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Truffle Series: Butter poached crayfish with seafood linguine

What did I do with the other half of that Pemberton truffle I posted about with my pie recipe?

Two words: Crayfish. Pasta.

To be honest, I wasn’t sure this dish would work – I’m so used to eating and cooking with black truffle in heartier dishes and ingredients with deeper flavours. But I had done red meat – beef cheek, lamb – and I had done mushrooms to death, I had done simple things like a cheesy gratin or soup or even scrambled eggs and toasties that really let the truffle shine. What I hadn’t used truffle with was seafood. For some reason (*ahem* Masterchef Australia, I’m looking at you) I was suddenly really desperate to make a crustacean stock and also had a craving for some succulent, sweet, fresh crayfish. Plus, I had all that truffle butter that I had made, and I thought that I must be able to build a dish around all of these semi-disjointed ideas.

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In the end, I made a very rich and flavoursome crustacean stock and worked it into a decadently creamy, buttery pasta sauce, truffled some scallops and butter-poached a crayfish tail. I was pretty happy with the outcome, though I wish I had used better linguine (you can!) because that almost ruined it.

Truffle butter poached crayfish with seafood linguine

Truffle Butter

For the truffle butter, I just sliced a block of good cooking butter into 5 pieces and stuck very thin fresh truffle shavings in between them, and put them back together into one block. I surrounded the block with more truffle shavings, and wrapped everything in up in cling wrap, put it back in the fridge overnight.

The next day, I took out the butter and let it soften at room temperature for about 20 minutes. Then I put it into a metal bowl and used a spoon to work and mix it until the truffle was distributed pretty evenly throughout the butter.

The Main Event

6 scallops
6 king prawns
1 crayfish tail
1 large shallot (diced)
3 cloves garlic (minced)
300mL (approx) vegetable or mild chicken stock
200mL (approx) dry white wine
150mL (approx) heavy cream
tarragon (chopped finely)
parsley (chopped finely)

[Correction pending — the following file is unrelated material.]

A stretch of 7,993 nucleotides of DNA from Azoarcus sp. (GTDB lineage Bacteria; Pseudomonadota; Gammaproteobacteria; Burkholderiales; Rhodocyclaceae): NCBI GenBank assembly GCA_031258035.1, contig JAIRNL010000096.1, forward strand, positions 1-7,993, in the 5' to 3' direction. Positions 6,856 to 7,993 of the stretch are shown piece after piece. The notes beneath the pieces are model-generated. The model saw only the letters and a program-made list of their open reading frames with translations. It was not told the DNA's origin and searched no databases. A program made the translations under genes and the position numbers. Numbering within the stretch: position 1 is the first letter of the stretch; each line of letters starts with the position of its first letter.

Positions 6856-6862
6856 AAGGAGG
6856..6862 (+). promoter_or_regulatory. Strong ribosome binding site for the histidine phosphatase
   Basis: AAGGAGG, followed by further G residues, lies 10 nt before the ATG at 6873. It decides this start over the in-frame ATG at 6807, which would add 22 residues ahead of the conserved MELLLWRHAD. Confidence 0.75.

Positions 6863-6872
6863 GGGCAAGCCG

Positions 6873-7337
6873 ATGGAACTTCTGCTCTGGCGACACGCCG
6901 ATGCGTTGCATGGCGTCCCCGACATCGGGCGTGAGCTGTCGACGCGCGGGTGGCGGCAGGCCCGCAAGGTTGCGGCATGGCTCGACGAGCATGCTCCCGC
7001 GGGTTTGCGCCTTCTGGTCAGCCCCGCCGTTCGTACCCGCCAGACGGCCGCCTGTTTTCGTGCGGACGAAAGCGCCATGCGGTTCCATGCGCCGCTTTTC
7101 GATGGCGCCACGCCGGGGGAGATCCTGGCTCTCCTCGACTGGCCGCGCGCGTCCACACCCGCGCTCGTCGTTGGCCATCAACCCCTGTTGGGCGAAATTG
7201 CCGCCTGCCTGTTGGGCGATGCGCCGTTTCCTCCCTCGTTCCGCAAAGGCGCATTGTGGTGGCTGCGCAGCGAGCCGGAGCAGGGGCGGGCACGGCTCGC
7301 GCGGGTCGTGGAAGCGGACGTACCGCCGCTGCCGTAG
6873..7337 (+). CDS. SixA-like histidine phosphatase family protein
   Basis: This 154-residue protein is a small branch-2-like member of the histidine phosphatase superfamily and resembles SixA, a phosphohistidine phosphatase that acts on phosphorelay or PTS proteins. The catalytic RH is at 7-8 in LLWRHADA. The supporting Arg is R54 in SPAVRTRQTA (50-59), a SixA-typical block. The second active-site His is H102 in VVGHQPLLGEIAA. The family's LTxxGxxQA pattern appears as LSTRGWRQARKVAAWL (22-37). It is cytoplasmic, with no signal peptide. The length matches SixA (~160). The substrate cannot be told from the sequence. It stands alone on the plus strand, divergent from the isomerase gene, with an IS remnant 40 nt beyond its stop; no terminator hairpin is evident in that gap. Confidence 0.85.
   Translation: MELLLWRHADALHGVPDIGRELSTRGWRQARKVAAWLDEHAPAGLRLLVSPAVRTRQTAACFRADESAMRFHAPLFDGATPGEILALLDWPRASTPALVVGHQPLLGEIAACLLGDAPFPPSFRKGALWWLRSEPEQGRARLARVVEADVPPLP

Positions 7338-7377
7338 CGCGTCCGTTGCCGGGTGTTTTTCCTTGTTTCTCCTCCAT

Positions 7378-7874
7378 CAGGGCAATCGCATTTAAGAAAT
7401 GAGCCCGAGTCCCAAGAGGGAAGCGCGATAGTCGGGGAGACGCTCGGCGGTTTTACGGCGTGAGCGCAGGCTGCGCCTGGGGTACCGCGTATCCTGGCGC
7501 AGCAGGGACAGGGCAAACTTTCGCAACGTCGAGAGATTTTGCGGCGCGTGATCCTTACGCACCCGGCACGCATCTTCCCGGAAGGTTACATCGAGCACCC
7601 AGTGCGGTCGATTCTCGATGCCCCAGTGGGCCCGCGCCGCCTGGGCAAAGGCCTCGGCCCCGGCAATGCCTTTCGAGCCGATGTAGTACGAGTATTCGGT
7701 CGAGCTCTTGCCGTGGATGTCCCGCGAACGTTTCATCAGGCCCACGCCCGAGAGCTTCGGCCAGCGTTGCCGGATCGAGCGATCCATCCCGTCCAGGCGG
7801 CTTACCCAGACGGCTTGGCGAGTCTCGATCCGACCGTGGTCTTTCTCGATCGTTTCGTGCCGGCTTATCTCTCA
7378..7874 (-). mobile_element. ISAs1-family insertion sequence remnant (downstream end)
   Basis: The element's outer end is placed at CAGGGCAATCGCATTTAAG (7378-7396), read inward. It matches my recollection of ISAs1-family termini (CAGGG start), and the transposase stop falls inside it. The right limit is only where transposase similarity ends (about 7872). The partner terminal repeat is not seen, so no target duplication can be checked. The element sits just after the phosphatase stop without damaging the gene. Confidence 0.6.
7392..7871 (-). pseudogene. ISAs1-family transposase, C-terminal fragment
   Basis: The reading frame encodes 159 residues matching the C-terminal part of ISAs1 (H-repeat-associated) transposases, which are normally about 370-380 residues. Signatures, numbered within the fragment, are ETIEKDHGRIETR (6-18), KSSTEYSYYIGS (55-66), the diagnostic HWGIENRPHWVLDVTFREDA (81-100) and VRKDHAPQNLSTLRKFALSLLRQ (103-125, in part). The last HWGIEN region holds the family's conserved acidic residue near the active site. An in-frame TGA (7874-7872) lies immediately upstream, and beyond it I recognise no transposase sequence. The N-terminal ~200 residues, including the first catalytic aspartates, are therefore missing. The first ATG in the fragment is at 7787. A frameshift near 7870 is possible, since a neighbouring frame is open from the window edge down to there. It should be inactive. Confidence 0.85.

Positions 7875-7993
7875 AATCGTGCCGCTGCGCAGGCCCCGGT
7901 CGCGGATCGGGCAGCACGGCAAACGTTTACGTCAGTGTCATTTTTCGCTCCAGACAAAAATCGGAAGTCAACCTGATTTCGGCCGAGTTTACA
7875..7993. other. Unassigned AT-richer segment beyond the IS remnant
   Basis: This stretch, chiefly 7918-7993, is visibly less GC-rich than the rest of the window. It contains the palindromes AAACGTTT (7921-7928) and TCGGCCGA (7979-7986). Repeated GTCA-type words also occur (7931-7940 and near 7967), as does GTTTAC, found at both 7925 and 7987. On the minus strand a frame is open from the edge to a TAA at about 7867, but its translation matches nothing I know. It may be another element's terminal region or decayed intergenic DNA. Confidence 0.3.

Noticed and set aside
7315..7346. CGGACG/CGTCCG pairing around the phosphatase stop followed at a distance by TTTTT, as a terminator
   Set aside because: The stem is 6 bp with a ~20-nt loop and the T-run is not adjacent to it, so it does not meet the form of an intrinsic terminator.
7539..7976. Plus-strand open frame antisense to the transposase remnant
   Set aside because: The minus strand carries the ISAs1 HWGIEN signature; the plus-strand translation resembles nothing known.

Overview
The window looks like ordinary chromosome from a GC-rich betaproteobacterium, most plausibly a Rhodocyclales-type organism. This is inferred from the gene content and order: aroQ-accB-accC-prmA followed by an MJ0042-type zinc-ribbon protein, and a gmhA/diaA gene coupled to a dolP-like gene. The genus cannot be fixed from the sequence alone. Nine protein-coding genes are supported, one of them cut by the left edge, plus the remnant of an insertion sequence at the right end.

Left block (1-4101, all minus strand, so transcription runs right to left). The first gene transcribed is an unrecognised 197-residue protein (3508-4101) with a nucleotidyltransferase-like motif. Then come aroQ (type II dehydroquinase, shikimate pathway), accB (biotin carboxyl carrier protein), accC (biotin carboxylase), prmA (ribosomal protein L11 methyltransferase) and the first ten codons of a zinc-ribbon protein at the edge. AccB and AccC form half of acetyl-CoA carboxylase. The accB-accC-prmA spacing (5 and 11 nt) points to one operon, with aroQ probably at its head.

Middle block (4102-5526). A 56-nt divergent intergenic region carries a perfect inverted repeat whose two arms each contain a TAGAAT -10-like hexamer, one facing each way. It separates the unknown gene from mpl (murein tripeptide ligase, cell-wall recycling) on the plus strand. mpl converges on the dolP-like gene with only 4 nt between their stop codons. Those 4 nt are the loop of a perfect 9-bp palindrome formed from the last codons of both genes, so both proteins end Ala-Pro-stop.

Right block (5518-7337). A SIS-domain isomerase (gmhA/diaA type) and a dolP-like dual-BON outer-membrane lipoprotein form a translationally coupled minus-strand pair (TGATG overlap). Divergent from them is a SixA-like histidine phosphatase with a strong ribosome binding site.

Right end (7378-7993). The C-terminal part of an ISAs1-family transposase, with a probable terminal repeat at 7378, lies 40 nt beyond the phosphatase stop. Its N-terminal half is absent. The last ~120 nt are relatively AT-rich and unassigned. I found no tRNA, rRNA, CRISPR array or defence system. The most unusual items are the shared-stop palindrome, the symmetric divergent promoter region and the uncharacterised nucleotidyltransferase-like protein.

chervil
fresh black truffle shavings (approx maybe 20)
1 red chilli (optional)
1 tablespoon corn flour
2 servings of linguine (dried or fresh)
1 tablespoon olive oil

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  1. The night before cooking, wrap scallops individually in cling wrap with thin slices of truffle on either side
  2. Peel and de-vein the prawns, set shells aside. Remove the crayfish tail from its shell, set the shell aside. Remove the membranous bits of the underside of the crayfish as best you can.
  3. Break apart and smash the crustacean shells from above. Place shells in a tall saucepan/pot, add half the vege stock and all of the wine, and a couple of pinches of salt
  4. Simmer for 15-20 minutes, stirring from time to time, until visibly reduced
  5. While that’s happening, in a separate pan, melt a tablespoon of truffle butter from above, then saute garlic and shallots (and a little bit of chilli if you like) until the shallots are translucent. Set aside.
  6. Remove crayfish and prawn shells from stock; strain the stock through muslin or a very fine sieve, then return to saucepan
  7. Turn heat to low and add about 100g (yes, that much!) of butter to the stock, in 6-8 separate chunks. After adding each chunk, stir slowly until fully mix, before adding the next chunk. Do not let the stock boil or the butter will separate from the stock.
  8. Add some tarragon and parsley to the stock, and a little more salt to taste. If there’s more than 5cm of liquid at the bottom of your saucepan, remove some of the stock mixture and set aside.